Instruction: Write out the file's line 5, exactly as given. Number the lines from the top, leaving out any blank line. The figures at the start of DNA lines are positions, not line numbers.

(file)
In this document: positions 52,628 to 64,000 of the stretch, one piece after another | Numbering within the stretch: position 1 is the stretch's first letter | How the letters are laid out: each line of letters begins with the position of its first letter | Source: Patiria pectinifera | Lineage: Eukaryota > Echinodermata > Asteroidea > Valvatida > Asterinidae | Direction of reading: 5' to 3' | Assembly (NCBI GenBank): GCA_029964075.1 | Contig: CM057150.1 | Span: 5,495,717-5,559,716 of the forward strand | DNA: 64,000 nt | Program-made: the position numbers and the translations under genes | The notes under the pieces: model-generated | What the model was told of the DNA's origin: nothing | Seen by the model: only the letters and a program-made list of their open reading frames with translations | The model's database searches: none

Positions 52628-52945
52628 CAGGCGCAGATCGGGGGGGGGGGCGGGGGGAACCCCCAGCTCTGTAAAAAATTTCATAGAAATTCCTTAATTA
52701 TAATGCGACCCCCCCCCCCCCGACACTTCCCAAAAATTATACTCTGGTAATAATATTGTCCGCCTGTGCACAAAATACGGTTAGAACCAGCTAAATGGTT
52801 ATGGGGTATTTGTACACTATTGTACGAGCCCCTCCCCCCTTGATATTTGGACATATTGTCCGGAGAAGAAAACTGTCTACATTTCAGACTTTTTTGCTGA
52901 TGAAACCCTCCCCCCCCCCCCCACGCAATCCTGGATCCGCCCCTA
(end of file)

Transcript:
52801 ATGGGGTATTTGTACACTATTGTACGAGCCCCTCCCCCCTTGATATTTGGACATATTGTCCGGAGAAGAAAACTGTCTACATTTCAGACTTTTTTGCTGA